2020 Trebbiano d'Abruzzo, Le Vigne, Faraone, Abruzzo, Italy

2020 Trebbiano d'Abruzzo, Le Vigne, Faraone, Abruzzo, Italy

Product: 20201717484
Prices start from £16.50 per bottle (75cl). Buying options
2020 Trebbiano d'Abruzzo, Le Vigne, Faraone, Abruzzo, Italy

Description

This is the pride of Faraone’s range, made from a 20-year-old single vineyard on the hills above the winery. Using 100% free-run juice, Federico then gives the wine skin-contact for two days, adding complexity and richness. The nose transports you to the Adriatic coast: salty sea breeze, white flowers, wild herbs and lemon trees. The palate is full of fleshy yellow peaches, nutty brown apples, pithy citrus and zappy mineral freshness. This is cleverly crafted and utterly charming. Enjoy it with white fish and salsa verde. Drink now to 2028.

Davy Zyw, Wine Buyer, Berry Bros. & Rudd (Jul 2021)

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About this WINE

Faraone, Abruzzo

Faraone, Abruzzo

The Faraone family produces traditional Montepulciano d’Abruzzo wines. Their 9ha property is now focused on the new ‘Collepietro’ vineyard at Mosciano Sant’Angelo in the Colline Teramane DOCG zone of Abruzzo, some 10 miles from the Adriatic.

Faraone’s story dates back to 1916, and particularly to the 1930s when Montepulciano, Sangiovese and Passerina were first planted; bottling started in 1970. Giovanni Faraone makes the wine, aided by his wife Paola & sons Alfonso & Federico; the latter an oenologist who’s worked in France and New Zealand before taking up a post in Umbria. They also make a fine Trebbiano d’Abruzzo, Passerina and Pecorino.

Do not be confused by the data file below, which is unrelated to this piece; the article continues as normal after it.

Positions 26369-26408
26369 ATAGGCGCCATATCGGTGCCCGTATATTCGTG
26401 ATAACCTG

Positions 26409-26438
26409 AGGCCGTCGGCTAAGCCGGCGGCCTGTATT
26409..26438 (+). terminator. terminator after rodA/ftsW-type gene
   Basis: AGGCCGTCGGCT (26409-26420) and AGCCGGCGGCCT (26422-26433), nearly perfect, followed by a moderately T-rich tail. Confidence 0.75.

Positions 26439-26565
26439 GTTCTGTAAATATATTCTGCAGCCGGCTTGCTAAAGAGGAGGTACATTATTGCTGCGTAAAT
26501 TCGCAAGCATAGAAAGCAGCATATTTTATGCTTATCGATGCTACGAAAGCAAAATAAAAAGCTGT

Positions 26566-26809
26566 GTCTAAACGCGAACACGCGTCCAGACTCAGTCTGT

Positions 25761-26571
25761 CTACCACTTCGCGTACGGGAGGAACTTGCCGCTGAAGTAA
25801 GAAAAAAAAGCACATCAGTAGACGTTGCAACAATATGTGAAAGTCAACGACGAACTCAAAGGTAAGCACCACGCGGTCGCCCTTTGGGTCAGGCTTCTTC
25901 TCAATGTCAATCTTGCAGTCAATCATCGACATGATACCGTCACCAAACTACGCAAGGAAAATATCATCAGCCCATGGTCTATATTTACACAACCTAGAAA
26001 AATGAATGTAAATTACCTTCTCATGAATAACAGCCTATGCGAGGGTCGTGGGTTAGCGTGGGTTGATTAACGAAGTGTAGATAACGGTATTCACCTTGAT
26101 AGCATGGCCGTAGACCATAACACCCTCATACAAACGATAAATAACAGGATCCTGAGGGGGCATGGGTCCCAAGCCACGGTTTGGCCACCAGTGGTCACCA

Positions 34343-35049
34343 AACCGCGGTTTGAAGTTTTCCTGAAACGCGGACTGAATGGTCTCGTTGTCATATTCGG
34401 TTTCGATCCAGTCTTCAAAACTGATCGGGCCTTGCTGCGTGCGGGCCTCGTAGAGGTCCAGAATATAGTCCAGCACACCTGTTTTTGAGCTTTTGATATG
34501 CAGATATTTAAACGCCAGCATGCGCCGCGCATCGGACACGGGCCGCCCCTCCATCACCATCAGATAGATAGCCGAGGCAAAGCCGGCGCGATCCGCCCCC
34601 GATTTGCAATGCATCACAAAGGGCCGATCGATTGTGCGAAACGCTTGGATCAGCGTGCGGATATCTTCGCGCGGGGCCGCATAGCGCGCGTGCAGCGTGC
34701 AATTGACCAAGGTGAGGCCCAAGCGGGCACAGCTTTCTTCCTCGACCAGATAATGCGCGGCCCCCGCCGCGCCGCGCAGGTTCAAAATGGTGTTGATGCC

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Trebbiano d'Abruzzo

Trebbiano d'Abruzzo

Trebbiano is a high yielding white wine grape variety, originated in the South-Eastern Mediterranean. Italy still has extensive plantings of the grape (it accounts for over half of the white wines in the country, with diminishing importance in the recent years).

It is also found in France, where it is known by the name of Ugni Blanc as a major component in Armagnac and Cognac that benefit from its high acidity and subtle flavours.

Trebbiano’s received some poor press over the years being responsible perhaps for too many anodyne Italian whites (and red blends!). However,  a new broom across the country has been sweeping away the poorer clones and practices in favour of something far more respectable, such as the examples produced by Monte del Frà

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